• Programmable valves can be adjusted to maximize optimal CSF pressure balance. Of note, shunts with programmable valves require checking the settings before and after MRI to ensure there was no inadvertent shunt readjustment.

Patient & family education

Family education should be provided so that any change in mental status, behavior, mobility, or bladder function prompts them to seek medical evaluation for possible hydrocephalus or shunt malfunction.

Emerging/unique interventions

Routine imaging of patients with shunts is not recommended and should be based on a change in mental status, physical exam, or performance in rehabilitation therapies.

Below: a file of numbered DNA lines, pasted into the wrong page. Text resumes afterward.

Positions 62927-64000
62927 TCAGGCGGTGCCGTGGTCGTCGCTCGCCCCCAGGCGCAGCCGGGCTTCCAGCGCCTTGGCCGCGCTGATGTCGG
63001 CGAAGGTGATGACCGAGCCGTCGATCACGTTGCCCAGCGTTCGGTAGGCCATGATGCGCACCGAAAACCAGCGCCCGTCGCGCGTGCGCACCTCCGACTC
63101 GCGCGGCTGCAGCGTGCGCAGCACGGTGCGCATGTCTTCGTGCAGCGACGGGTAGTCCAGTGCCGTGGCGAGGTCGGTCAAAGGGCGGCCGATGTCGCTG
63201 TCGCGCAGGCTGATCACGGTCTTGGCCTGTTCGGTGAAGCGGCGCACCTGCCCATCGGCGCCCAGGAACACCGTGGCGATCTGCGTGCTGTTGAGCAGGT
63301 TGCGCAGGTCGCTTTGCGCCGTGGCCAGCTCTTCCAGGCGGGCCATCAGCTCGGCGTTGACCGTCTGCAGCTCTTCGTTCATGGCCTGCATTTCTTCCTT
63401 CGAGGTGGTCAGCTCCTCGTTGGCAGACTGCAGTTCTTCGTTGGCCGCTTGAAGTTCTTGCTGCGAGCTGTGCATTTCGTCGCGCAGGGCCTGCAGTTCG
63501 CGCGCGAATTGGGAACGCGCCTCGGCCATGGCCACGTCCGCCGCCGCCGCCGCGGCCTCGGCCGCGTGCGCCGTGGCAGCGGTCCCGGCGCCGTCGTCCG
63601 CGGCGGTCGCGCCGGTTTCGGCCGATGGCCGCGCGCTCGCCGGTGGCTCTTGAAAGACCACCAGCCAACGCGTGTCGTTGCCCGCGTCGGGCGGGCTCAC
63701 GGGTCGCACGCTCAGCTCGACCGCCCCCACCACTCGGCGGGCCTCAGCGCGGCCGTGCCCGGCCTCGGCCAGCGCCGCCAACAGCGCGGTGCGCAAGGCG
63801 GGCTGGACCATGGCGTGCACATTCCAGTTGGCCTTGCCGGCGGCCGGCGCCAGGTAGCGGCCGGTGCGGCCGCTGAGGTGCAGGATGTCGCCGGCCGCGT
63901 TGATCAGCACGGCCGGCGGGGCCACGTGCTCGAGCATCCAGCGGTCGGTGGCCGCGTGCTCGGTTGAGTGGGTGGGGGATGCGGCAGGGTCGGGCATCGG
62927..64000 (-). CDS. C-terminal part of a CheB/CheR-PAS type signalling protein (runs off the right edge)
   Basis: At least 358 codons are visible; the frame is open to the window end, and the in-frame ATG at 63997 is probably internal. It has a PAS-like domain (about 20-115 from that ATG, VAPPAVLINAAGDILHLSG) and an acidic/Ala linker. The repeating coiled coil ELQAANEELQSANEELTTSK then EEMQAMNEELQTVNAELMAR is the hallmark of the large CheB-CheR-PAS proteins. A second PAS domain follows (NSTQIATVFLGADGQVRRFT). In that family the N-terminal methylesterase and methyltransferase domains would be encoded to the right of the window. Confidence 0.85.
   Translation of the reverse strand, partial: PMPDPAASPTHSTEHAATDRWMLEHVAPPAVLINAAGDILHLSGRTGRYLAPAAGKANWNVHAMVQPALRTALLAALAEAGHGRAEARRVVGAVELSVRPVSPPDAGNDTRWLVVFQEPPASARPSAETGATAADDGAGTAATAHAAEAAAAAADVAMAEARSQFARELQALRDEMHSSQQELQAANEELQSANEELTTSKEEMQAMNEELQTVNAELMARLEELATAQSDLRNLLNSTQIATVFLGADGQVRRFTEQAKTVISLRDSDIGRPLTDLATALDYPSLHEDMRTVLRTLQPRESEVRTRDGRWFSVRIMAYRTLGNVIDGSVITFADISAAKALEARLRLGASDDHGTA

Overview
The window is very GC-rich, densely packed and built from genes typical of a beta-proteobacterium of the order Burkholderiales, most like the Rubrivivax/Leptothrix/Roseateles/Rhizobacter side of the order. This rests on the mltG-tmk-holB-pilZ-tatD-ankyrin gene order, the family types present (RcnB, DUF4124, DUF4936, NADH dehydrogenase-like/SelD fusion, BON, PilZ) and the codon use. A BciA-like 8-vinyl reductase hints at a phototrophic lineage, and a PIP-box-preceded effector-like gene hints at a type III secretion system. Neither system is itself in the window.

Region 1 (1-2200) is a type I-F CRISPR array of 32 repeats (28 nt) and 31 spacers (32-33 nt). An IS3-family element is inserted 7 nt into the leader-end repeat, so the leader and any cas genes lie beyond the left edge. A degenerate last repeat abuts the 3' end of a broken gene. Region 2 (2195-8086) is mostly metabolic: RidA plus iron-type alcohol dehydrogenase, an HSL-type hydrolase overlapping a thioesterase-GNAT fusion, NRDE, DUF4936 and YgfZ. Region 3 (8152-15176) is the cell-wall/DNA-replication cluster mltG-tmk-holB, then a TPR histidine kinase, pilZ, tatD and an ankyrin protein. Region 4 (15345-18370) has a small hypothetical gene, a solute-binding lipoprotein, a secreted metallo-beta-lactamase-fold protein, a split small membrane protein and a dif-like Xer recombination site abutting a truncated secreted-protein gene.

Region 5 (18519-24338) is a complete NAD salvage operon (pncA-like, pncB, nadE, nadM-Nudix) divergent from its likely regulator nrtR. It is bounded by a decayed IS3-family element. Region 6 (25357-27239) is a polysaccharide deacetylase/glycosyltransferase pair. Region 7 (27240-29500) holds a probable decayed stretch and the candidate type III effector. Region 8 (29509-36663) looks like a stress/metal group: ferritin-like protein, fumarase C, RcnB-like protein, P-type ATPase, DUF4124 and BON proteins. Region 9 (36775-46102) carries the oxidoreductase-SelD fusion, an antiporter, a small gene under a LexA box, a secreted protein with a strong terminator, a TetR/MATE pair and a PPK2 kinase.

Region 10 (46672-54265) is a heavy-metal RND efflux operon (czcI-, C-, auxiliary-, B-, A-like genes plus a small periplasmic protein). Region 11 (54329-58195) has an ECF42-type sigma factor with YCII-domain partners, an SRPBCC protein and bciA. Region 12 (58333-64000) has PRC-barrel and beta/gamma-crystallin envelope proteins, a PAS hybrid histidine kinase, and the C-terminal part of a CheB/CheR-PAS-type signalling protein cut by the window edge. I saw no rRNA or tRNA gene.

In patients where definitive placement of a shunt is not recommended, routine large volume lumbar punctures may also be effective in managing symptoms.

Translation into practice: practice “pearls”/performance improvement in practice (PIPs)/changes in clinical practice behaviors and skills

It is important to note that hydrocephalus is a clinical diagnosis and should not be diagnosed or excluded by imaging alone.

A high index of suspicion should be maintained by clinicians treating patients at risk for hydrocephalus. In the context of neurotrauma or neurologic disease, subtle changes in cognition and behavior should prompt consideration of hydrocephalus.

In patients with posttraumatic hydrocephalus, earlier shunting predicted improved recovery.

In persons presenting with a disorder of consciousness, hydrocephalus should be excluded before a diagnosis of permanent vegetative state.